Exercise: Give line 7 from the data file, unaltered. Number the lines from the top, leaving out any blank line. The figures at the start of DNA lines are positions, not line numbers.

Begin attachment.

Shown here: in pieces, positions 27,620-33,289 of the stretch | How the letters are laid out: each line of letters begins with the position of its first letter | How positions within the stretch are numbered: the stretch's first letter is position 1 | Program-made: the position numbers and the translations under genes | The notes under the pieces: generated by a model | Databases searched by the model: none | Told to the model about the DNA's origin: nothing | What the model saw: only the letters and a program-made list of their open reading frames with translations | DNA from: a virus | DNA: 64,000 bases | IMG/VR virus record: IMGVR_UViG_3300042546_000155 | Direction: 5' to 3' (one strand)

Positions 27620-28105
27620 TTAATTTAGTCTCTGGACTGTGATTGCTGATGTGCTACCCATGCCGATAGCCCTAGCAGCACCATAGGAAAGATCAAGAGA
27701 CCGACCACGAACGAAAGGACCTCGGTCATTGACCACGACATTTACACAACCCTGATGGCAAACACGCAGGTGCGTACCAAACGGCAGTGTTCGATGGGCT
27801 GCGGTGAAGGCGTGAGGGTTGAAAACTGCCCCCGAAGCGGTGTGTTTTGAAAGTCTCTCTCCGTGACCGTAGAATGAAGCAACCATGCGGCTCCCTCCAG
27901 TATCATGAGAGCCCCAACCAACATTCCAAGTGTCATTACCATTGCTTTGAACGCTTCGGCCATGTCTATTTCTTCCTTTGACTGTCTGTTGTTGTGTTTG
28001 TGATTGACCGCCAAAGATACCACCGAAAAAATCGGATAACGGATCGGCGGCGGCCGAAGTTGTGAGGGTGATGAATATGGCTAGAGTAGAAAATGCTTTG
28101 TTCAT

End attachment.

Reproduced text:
28001 TGATTGACCGCCAAAGATACCACCGAAAAAATCGGATAACGGATCGGCGGCGGCCGAAGTTGTGAGGGTGATGAATATGGCTAGAGTAGAAAATGCTTTG